Spain’s Minister of Industry, Energy and Tourism, Jose Manuel Soria, told WTM that the number of British tourists to Spain this year is likely to reach 15 million.

“This is still short of our peak in 2007 when it was close to 16 million, but certainly the best performance for four or five years,” he said.

Gastronomy is one of the “key tourism assets” of Spain, he said, with food and cuisine projected as a factor in 1.5 million visits this year.

The Greek National Tourist Organisation used WTM to launch a promotional video focusing on the country’s gods, myths and heroes to highlight Greece’s cultural attractions.

Visitor figures in 2014 reached 20 million, with an additional two million cruise visitors.

GNTO Secretary-General Panos Leivadas said: “2014 has been a year to remember and we believe that 2015 is going to be an equally positive year – a year of further development and growth. The last two years were marked by creativity and positive performance.”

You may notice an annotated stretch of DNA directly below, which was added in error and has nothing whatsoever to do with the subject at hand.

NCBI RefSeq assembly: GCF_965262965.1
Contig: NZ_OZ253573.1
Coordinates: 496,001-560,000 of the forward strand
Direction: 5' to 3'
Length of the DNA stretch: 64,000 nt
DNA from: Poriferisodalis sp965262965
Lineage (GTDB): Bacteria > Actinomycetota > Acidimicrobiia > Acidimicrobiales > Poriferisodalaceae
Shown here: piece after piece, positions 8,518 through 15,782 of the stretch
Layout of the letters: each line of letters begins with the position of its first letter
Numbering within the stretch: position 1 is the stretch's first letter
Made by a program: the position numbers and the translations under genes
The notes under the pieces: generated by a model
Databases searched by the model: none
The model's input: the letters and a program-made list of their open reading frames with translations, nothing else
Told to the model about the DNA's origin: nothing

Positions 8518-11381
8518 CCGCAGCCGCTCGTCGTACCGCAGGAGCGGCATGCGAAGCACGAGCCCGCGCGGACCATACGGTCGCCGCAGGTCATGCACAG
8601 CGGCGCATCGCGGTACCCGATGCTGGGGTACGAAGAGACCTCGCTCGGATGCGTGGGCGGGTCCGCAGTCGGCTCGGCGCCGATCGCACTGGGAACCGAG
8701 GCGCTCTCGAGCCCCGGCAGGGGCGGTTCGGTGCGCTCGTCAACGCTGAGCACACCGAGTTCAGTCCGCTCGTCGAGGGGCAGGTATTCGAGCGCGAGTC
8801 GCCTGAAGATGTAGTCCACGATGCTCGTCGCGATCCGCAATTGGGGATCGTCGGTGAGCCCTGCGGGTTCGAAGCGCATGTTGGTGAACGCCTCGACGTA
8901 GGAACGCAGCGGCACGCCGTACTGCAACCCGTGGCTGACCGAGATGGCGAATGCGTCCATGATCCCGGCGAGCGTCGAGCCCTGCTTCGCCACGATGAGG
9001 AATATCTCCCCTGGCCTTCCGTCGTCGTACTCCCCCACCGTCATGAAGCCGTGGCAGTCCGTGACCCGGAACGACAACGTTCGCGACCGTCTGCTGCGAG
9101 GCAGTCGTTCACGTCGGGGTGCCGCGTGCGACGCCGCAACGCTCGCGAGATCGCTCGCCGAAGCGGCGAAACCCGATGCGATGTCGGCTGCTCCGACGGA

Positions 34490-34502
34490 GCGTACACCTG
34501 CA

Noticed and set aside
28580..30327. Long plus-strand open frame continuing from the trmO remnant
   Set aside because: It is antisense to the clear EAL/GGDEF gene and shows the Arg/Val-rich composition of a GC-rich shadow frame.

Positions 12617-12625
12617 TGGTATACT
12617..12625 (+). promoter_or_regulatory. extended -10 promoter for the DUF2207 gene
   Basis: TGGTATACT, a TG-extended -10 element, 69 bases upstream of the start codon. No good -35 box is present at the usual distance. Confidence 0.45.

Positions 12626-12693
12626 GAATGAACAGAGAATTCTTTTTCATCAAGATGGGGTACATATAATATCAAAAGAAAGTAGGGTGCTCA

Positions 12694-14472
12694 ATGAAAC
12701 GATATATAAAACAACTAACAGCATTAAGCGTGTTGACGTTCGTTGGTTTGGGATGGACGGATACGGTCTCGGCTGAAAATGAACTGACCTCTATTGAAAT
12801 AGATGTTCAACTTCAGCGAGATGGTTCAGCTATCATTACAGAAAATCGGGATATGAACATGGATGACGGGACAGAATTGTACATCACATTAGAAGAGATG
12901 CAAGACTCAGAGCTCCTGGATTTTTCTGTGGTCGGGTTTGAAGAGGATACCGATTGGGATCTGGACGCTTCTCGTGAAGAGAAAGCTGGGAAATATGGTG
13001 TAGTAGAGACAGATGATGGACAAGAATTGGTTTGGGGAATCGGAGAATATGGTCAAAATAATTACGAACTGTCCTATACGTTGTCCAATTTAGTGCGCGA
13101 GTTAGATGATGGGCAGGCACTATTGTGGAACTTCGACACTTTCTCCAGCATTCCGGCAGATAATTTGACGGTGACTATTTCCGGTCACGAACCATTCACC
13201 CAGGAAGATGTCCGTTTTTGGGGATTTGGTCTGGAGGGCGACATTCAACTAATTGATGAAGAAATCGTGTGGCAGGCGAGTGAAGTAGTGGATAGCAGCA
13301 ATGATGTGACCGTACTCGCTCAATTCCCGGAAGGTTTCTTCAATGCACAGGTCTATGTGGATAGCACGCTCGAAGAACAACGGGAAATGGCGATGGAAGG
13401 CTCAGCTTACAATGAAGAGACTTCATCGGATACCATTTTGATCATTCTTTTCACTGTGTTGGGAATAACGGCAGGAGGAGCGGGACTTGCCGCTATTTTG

The Caribbean Tourism Organisation is “cautiously optimistic” that travel to the region will grow by 4-5% next year.

At the launch of the CTO UK and European Travel Industry Trends and Insight Report 2014, the tourism body said it was encouraged that 20% of UK customers are planning to spend more on their holidays in 2015.

That, coupled with changes to Air Passenger Duty next year when the Caribbean will come under the lower band B rate instead of the higher band C rate, should help the CTO achieve its growth forecast.

Supermodel Petra Nemcova was at WTM to talk about her Happy Hearts Fund, which is on track to exceed its target of building 100 schools by the end of 2014, in areas hit by natural disasters.